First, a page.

- C Buster Posey caught seven more innings Monday, and went 1 for 2 with a double and a walk. His spring average is .333. He’ll catchTim Lincecum on Tuesday in his first back-to-back catching effort of the season.
- Brian Wilson pitched a scoreless inning, giving up one hits and striking out one before declaring himself ready to go for the season.
Lincecum will make his second-to-last spring start when the Giants face the Angels at 1:05 p.m. The game will be televised on ESPN2.
Well, that was a very Barry Zito-like outing.
While Zito has had some good moments this spring, Sunday’s game against the White Sox was not one of them.
Zito gave up five runs (all earned) on nine hits and two walks in 2 1/3 innings.
“The ball was up in the zone,” Zito said. “I’ve been harping on getting the ball dow, throwing in a downhill plane. Today I was just rushing my body and the arm couldn’t catch up. Downhill plane is everything.”
Well, Giants fans know all to well about Zito and his downhill plane.
Zito’s outing is worth a second look (perhaps not for those with weak stomachs).
It started well enough, with Alejandro De Aza striking out. But then came a double to Brent Lillibridge, a walk to Adam Dunn and an RBI single by Paul Kornerko. However, Dunn helped the Giants out by trying to take third on the play and was thrown out by Melky Cabrera.
Then came another walk to AJ Pierzynski. A single to Alex Rios loaded the bases. Then Zito got out of the mess by striking out Dayan Viciedo.
So the first inning line was 1 run on three hits and two walks.
Gordon Beckham opened the second with a double and took third on a single by Eduardo Escobar to open the second. De Aza bunted Beckham home for the second run of the game and first out of the inning. Lillibridge grounded out and Dunn struck out.
Konerko opened the third with a single, then Pierzynksi homered to left. Rios made it back-to-back by homering to left. Viciedo grounded out, but Beckham’s double to left brought the hook for Zito.
Zito threw 60 pitches in the game, then threw another 25 in the bullpen after getting pulled.
“Just give us a chance to win,” manager Bruce Bochy said of the expectations of Zito this season. “He got knocked out today. That’s what we want to stay away from. He never got settled in. Every inning was a struggle for him. If (Cabrera) didn’t make that play in the first inning, I don’t think he gets out of that inning.”
Despite seeing his spring ERA jumping from 4.50 to 6.61, Zito is in no danger of losing his spot in the rotation.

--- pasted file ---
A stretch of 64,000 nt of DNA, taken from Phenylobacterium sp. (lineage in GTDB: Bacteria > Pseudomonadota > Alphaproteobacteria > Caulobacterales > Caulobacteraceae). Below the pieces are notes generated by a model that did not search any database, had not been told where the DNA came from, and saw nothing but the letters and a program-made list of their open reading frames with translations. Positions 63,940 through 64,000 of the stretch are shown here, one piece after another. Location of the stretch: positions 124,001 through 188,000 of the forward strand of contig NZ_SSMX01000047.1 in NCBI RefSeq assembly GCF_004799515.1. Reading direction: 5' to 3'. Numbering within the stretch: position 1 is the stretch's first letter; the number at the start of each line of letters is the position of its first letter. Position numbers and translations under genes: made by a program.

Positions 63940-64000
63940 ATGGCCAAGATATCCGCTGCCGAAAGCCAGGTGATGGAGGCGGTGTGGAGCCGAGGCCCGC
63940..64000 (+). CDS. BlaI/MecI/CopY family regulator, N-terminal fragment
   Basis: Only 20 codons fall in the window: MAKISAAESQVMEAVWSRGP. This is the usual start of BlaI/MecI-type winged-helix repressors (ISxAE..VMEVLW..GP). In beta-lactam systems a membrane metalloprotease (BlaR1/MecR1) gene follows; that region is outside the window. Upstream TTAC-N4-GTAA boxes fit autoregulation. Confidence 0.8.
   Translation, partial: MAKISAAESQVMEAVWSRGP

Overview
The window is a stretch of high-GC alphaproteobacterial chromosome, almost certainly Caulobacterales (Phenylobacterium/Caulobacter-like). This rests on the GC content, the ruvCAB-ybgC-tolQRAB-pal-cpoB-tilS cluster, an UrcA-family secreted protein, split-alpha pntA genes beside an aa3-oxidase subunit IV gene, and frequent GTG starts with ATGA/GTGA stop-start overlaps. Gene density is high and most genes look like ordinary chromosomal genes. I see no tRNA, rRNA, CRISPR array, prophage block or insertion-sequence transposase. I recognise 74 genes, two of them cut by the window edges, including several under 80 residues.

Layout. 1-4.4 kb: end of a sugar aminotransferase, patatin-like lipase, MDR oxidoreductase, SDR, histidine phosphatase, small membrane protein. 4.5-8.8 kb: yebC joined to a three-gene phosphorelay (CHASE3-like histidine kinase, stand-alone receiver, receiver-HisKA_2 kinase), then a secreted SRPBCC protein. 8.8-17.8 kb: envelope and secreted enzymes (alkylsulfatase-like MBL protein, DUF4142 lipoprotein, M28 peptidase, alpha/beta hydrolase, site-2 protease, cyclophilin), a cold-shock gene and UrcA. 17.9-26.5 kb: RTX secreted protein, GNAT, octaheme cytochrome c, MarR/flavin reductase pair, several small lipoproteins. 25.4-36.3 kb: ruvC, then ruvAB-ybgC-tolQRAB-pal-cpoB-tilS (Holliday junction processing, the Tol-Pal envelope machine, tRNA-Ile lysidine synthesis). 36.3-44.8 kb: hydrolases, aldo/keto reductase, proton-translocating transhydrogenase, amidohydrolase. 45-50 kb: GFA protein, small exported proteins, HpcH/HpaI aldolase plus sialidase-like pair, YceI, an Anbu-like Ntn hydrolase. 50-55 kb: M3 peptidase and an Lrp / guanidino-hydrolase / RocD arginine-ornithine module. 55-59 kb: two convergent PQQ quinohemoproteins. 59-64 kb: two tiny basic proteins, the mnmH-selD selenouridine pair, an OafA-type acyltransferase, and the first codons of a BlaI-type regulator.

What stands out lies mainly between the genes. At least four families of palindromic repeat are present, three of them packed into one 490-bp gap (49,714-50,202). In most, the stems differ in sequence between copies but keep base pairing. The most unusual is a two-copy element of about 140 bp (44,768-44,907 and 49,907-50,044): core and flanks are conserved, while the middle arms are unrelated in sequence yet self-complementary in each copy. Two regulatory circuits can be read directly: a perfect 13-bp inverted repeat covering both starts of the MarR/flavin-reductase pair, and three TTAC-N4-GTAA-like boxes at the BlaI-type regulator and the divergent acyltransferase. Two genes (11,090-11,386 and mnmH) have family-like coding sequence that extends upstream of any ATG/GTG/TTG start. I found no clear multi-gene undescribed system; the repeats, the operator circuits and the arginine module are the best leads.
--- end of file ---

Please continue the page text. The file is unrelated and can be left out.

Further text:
“He was out of sync,” Bochy said. “He couldn’t get the ball where he wanted. He just didn’t have it today. You don’t like to see it when you get this close to the season, but it’s going to happen, and better now than during the season.”
Charting Zito starts this spring, his next start should come Friday against the Padres, then April 4 at AT&T Park against the A’s in the preseason finale. That would align him to make his first start of the season on April 9 at Colorado, assuming Ryan Vogelsong starts the season on the DL.
A late-spring road game meant most regulars did not play against the White Sox. And the ones that did, didn’t do much (Gregor Blanco 0 for 3, Nate Schierholtz 0 for 3, Melky Cabrera 0 for 2 with a walk, Brett Pill 0 for 4).
Ryan Vogelsong will get the start and aim to make 40 pitches as the Giants face the Royals at 1:05 p.m. Monday.
Well, we can see that Matt Cain is about ready for the season. Maybe the Giants ought to thinking about signing this guy past this season. Just a thought.
Cain sailed through five innings against the Reds, giving up no runs, four hits, no walks and fanning five.
“Everything is going good,” Cain told the AP. “I’m just getting my pitch count up. … I don’t have much to work on.”
Cain is on schedule to start Thursday against the Rangers in his final spring start in the desert. Then, he should get the call on April 3 against the A’s in Oakland. That would align him perfectly to throw in Game No. 3 of the regular season on April 8 at Arizona.
- OF Gregor Blanco showed a rare boost of power, belting a home run in the second inning. He finished 1 for 5. His spring average has been slowly dipping in the past week down to .373. But it doesn’t matter much. His speed and glove will keep him on the roster, two things that don’t go into a slump.
- 1B Brandon Belt keeps doing his thang. He went 3 for 4 with a walk and a double. He’s hitting .380. Although Bruce Bochy still says the decision on whether to keep Belt on roster will go down to the wire, we can’t see how he doesn’t break camp with the club.
- OF Nate Schierholtz went 2 for 3 with a walk, as he tries to get things together as talk begins to circulate that his RF job is jeopardy (possibly to Belt, who would actually play LF with Melky Cabrera sliding to RF).
Barry Zito gets the start as the Giants travel to play the White Sox at 1:05 p.m. The game will be aired on tape-delay at 9 p.m. on MLB Network.
It seems with every game Buster Posey plays this spring, he hits a new milestone in his recovery from last year’s season-ending injury.
On Friday against the Rangers, it was Posey first play at home since getting bulled over by the Marlins’ Scott Cousins.
But by all accounts, Posey passed this test, like he’s passed just about all other tests this spring.
Well, except, the runner wasn’t out. But who cares? Posey was not hurt.
“One run’s not worth him missing the whole year again,” pitcher Madison Bumgarner put it.
The play came in the fifth inning, with the Rangers’ Mitch Moreland on second when Elvis Andrus singled to center.
Angel Pagan came up throwing home on the play. It was a good throw. Posey positioned himself in front of home plate, a bit more out in front than on the Cousins play last May. Moreland then came into the plate wide with a hook side.
Posey fielded the throw, then lunged at Moreland with a sweep tag. At first it appeared that Posey missed Moreland all together. But Posey said he tagged him high. It’s hard to say whether Moreland’s hand swiped the plate before Posey’s tag.